Ferrari explains reasons behind Leclerc’s doomed hard tire change

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Leclerc started on medium compound tires at the Hungaroring and spent the first stint in third, only to jump teammate Carlos Sainz into second by getting the overcut on the first lap of pit stops.

With a five-lap tire delta, Leclerc managed to catch race leader George Russell and pass him for the lead before opening a three-second lead at the front of the field.

But when Ferrari brought Leclerc to the pits at the end of lap 39, the team decided to fit hard tires that struggled to warm up in the cold conditions.

It led to Leclerc being quickly overtaken by title rival Max Verstappen, who had started 10th, before losing more and more time as the stint went on. He was finally brought in just 15 laps later for a third stop before finally finishing sixth.

Ferrari F1 boss Mattia Binotto revealed that the team’s simulations said that while it would be difficult to warm up early, they were expected to be the better tire for the final stint.

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“When we mounted the hard ones, our simulation was that it could have been some tough warm-up laps,” explained Binotto.

“It would have been 10-11 laps slower to the medium, and then it would have come back and been faster than the end of the stint, and it was a 30 lap stint.

“We tried to protect the position on Max. It would certainly have been too long for the soft tyres. Yes, it would have been difficult in the beginning of the stint, but it would have come back towards the end.”

Carlos Sainz, Ferrari F1-75, Charles Leclerc, Ferrari F1-75

Photo By: Mark Sutton / Motorsport Images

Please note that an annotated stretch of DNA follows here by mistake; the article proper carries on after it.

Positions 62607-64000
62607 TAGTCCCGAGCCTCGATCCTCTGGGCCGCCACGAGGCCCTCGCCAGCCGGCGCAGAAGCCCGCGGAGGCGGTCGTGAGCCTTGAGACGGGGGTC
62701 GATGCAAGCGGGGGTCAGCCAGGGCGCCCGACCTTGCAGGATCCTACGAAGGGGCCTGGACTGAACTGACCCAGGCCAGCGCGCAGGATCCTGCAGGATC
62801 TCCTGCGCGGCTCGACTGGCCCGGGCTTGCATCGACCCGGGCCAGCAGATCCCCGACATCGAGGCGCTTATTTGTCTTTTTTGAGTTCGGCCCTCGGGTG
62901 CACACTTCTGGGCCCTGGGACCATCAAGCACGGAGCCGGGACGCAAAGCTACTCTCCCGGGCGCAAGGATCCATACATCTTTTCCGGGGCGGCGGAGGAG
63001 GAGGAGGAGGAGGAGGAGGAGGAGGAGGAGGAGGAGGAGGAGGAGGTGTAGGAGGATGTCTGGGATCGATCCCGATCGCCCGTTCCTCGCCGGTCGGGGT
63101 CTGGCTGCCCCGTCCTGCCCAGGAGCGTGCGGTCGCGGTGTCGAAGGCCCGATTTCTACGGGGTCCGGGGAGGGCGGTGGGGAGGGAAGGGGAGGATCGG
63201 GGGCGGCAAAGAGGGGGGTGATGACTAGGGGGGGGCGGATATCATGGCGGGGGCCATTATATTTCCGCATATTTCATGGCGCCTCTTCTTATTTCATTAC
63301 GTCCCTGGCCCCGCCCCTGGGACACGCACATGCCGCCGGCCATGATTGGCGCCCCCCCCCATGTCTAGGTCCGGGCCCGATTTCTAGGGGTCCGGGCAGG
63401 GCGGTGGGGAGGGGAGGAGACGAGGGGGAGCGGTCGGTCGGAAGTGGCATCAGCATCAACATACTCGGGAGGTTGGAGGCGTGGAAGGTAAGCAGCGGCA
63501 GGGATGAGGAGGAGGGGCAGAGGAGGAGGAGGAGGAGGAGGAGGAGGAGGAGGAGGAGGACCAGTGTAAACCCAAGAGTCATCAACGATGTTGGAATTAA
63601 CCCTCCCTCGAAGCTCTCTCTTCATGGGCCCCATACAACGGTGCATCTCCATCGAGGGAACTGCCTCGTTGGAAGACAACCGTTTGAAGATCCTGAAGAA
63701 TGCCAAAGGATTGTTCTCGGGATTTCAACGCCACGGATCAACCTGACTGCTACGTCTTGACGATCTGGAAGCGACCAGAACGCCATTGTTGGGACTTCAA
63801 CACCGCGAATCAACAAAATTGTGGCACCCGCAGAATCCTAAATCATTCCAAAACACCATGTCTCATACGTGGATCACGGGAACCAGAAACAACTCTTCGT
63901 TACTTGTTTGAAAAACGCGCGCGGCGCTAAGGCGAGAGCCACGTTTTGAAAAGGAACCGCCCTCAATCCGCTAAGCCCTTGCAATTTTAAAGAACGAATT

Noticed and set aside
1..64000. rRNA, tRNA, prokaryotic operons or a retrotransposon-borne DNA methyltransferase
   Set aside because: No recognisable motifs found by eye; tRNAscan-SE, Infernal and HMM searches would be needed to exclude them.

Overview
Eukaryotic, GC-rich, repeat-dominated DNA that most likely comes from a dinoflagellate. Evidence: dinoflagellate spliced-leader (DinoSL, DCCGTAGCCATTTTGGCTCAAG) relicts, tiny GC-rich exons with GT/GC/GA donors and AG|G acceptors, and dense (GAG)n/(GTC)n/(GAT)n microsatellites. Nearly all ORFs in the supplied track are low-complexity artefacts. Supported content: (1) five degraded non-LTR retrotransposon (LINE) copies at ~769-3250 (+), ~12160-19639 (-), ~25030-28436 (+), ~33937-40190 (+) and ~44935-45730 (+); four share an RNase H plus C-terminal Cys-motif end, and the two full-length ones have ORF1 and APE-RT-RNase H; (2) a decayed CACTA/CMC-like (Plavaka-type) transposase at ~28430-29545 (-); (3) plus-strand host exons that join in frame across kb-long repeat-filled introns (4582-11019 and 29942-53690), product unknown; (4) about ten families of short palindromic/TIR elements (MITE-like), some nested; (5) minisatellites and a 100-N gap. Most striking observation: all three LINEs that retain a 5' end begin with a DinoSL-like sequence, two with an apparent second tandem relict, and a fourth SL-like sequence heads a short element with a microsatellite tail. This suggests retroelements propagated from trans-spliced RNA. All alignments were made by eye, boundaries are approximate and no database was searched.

Leclerc said after the race that he wanted to keep the medium tires as long as possible, only to be called it for the hards. He was put on softs at his third stop, but was unable to overtake the cars in front of him.

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Sixth place means Leclerc is now 80 points behind Verstappen at the top of the drivers’ championship en route to the summer break.

A number of drivers struggled with the hard tires due to the unusually cool conditions during the race, including Alpine’s Fernando Alonso and Esteban Ocon, who both lost time during the early part of their stints.

Asked if Ferrari had seen what Alpine’s hard tire struggles with and considered not getting into the pits to cover Verstappen, Binotto replied: “Yeah, we discussed it, so it’s not [the strategy] is all written in stone.

“During the race and looking at what’s going on, we also looked at what happened to the other hard tyres.

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“We made all the trade-offs, we discussed what would have been best and that’s the choice we made. It certainly wasn’t the right one today.”

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But Binotto stressed that the bigger problem for Ferrari on Sunday was the car’s lack of speed compared to what he saw on Friday, when Leclerc had set the fastest time and impressed on the long runs.

“It is important to say that we believe that the car did not work as expected,” said Binotto.

“We didn’t have the speed we hoped for looking back on Friday, and the pace we had in the race conditions on Friday. So today was definitely different conditions, a lot cooler.

“But overall the speed wasn’t big enough today, and whatever tires we used, I don’t think we were as good as we were looking for.”

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